- Sleep sack – I cannot say how essential this has been. Even guest houses with non-dodgy beds often don’t provide any top sheet, and I don’t sleep well without covers
- Sleep mask – a freebie from our fancy flight to Thailand
- Rain Poncho
- Bandana – handy for wiping sweat or cleaning sunglasses
- Small bike chain – we rarely leave our bikes out of sight, but just in case
- Small Padlock – never used yet, but it’s so light that I keep it anyways
- Safety whistle – never used yet, but always kept handy around monkeys
- Tissues – many bathrooms don’t provide them
- Dimpa bag – to pack the bikes, eg when they are on top of a minibus or if they need to be gatechecked
- Knog Blinder lights – USB Rechargeable
- NYT Crossword book – the current one is almost done!
- Fork/spoon: Acquired in Sri Lanka for the times that we don’t want to eat with our hands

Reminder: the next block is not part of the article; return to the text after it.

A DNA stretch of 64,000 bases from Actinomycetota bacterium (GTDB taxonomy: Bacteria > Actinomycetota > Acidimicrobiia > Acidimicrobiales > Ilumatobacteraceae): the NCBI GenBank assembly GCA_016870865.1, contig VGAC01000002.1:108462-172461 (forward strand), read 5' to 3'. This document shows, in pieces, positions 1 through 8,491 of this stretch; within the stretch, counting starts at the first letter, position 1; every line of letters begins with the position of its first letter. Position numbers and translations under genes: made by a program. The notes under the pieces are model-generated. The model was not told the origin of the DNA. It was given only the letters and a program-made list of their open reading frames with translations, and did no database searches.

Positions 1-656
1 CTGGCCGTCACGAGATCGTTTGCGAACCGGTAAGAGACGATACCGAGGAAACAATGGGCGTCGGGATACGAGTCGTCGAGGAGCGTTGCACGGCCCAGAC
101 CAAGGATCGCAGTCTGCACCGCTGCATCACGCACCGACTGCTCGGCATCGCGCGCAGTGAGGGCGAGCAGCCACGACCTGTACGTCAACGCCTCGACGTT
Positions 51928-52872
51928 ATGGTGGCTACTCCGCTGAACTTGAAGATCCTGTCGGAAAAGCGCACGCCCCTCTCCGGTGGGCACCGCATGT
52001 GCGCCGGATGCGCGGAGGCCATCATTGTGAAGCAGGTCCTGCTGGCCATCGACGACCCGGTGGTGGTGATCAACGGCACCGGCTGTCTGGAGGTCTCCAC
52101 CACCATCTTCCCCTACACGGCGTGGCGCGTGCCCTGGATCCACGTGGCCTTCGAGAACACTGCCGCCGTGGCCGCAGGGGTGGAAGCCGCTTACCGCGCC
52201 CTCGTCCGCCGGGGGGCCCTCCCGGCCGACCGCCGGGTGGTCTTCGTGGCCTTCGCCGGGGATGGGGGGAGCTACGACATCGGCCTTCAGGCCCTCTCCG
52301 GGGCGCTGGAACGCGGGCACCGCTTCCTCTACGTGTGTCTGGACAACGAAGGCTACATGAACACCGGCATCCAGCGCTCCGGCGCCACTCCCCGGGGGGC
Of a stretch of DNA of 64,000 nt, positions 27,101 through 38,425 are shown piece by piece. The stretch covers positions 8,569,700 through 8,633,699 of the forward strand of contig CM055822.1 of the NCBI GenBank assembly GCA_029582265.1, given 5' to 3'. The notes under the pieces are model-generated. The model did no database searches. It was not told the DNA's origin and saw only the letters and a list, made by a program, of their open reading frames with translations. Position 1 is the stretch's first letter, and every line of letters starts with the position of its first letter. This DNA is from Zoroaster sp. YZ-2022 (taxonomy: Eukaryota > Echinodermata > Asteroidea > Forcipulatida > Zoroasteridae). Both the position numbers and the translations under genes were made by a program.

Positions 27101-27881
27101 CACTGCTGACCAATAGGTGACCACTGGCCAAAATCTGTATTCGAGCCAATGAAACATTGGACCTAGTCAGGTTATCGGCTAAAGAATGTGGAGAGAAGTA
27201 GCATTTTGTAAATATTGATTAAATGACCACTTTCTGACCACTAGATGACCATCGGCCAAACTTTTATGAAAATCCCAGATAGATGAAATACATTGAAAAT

- Tom Bihn Packing Cube Shoulder Bag – this is a super lightweight bag, but it is big enough to fit the MacBook if necessary. It generally just holds my wallet, sunglasses, a cloth shopping bag, and a small journal. I brought a much larger purse to Thailand. Switching to the new bag and getting rid of one pair of shoes were probably my biggest changes for weight/bulk.
All of this is packed into 2 bags:
- On the front of my bike is a Brompton Touring Bag (or T-Bag) with 31 liter capacity.
- Strapped to the back rack is an Outlier Minimal Backpack with 26 liter capacity. I carried a much larger Kelty backpack (45 liter) for Thailand that required some special rigging to keep it attached and balanced on the bike. Part of my downsizing plan was to carry a smaller back bag – it is easier to get on and off my bike rack and also limits what I can carry.
Inside those bags are 2 packing cubes, and 4 stuff sacks to keep everything organized. Other travelers have said they think of these like dresser drawers – a way to know where things are quickly. It also helps me pack up fast and keep the load balanced.
* We’ll be updating soon with a full list for Dmitry. He packs even lighter on clothing, but carries a lot more electronics!